CHICAGO -- Chicago Blackhawks coach Joel Quenneville opened the door for plenty of speculation when he said on Tuesday there was "dysfunction" among his coaching staff with regard to the firing of assistant Mike Haviland.
The picture emerging from West Madison Street is one of dysfunction that extends beyond just the coaching staff. Whispers and rumors of dissension beyond the normal back and forth of a team trying to achieve its goals have been rampant. And for good reason. The situation boils down to two camps: Quenneville's and the Bowmans (general manager Stan and senior advisor Scotty).
Each side lost an ally over the last week when Marc Bergevin (Quenneville) left for Montreal and Haviland (Bowman) was fired on Tuesday. With Haviland's firing -- by Quenneville -- a line was drawn in the sand: This is his team, his coaching staff and the results will be on them. He will choose who replaces Haviland and the power to do so is the first Quenneville has had with the Hawks.
"[Bowman] did offer me the opportunity for the first time since I've been here to look if I need [to make] a change to our coaching staff," Quenneville said in a conference call with reporters on Tuesday.
That's a far cry from this past season when the line between coaching and the front office was as muddled as it could get. Maybe it was inevitable given the set-up. When the younger Bowman was hired as a first-time general manager at age 37 he instantly became the boss of a seasoned veteran coach. To boot, Bowman's father was a senior advisor who was commonly known as the best hockey coach in the history of the game. Can it really come as a surprise, when things went south, dysfunction would reign?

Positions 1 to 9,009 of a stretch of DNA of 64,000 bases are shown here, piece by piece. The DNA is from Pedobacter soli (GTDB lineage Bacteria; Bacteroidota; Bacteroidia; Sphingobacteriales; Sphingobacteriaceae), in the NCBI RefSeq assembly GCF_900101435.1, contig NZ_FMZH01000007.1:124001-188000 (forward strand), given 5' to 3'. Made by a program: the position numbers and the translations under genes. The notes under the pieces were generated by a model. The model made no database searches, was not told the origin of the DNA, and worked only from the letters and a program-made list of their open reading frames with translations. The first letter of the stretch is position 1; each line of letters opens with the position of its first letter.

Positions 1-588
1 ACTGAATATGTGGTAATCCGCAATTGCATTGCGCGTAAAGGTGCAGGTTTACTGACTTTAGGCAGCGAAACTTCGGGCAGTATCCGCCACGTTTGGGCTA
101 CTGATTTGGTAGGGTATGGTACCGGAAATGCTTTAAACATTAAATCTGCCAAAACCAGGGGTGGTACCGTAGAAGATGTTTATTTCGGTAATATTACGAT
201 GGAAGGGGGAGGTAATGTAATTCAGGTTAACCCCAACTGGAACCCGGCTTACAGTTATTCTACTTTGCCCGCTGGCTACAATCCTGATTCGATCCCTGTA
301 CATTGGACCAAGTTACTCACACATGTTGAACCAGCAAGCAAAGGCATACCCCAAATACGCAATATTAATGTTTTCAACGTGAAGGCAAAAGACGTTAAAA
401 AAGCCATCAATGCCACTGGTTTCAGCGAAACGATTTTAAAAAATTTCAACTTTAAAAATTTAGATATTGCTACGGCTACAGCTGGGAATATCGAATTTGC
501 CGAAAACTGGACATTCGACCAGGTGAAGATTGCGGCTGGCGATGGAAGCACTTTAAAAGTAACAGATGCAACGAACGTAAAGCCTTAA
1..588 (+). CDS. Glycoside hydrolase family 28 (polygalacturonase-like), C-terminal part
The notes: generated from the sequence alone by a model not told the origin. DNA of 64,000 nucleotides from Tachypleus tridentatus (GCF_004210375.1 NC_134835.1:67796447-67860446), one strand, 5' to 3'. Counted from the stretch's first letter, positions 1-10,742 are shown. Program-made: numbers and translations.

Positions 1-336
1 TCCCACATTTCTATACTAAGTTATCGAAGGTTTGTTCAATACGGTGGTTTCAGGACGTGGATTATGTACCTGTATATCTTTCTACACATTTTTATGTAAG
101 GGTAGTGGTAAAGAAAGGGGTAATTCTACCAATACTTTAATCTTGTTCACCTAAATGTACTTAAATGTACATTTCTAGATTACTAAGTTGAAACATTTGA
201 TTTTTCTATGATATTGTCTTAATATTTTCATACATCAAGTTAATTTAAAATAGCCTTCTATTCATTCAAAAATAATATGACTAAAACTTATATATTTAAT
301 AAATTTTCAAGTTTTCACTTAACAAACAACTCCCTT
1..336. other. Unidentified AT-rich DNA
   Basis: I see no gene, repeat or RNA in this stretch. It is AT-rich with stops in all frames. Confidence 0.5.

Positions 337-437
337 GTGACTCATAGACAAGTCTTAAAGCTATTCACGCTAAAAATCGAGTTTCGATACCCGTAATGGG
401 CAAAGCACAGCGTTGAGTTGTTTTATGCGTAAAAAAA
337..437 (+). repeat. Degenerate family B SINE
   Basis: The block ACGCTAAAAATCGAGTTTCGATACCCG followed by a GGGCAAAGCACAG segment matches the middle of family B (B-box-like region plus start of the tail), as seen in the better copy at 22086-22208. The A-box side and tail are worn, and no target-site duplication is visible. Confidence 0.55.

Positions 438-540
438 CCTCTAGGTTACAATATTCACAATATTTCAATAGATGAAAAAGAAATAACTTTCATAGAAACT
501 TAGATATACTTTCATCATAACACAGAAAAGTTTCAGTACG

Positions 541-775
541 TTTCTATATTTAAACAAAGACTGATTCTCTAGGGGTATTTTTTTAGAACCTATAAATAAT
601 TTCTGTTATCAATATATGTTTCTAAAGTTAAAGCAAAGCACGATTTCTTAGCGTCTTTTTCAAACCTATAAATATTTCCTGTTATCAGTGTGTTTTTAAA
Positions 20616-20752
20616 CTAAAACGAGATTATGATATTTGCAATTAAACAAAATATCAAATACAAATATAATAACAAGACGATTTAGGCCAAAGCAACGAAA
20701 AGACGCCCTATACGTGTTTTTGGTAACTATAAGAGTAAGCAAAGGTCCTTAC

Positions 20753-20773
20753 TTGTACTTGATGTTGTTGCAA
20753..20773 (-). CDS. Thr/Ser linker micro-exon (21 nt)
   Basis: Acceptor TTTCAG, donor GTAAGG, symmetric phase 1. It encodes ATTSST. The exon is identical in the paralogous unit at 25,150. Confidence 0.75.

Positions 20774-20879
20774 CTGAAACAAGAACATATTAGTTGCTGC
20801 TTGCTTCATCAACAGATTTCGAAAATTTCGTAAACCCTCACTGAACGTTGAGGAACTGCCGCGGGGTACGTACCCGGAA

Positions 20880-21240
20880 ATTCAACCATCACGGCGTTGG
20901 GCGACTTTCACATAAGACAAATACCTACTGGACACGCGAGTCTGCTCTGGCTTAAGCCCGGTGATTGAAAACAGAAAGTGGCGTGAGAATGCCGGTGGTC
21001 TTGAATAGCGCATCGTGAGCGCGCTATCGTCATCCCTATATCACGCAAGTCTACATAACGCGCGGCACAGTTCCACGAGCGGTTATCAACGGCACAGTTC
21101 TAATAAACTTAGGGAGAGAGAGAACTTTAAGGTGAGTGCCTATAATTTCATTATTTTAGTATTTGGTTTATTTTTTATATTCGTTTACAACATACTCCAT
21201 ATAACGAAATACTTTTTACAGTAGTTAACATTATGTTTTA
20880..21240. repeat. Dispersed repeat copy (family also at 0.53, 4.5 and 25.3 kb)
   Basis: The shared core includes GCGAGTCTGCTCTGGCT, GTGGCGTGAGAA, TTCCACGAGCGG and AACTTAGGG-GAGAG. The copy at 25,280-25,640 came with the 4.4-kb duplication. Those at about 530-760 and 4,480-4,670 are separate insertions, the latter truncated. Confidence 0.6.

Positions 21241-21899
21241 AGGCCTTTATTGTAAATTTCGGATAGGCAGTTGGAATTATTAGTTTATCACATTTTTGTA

It's exactly when things started to go bad on the ice that the rift between front office and coaching became noticeable. In the midst of a nine-game losing streak in February, Scotty Bowman accompanied the team on the road and saw first-hand the problems the Hawks were having on special teams. Not long afterward, director of player development Barry Smith was asked to help with some coaching duties. But not by Quenneville, according to multiple sources. Smith is a Bowman confidant and the unusual idea of helping a Stanley Cup-winning coach came from Scotty. Quenneville wasn't given a choice in the matter, according to the sources. In fact, it was at that point that assistant Mike Kitchen's job was in jeopardy. But Kitchen is a Quenneville confidant. So Kitchen stayed, and Smith was forced upon Quenneville, no matter the coach's public proclamations of his acceptance of help.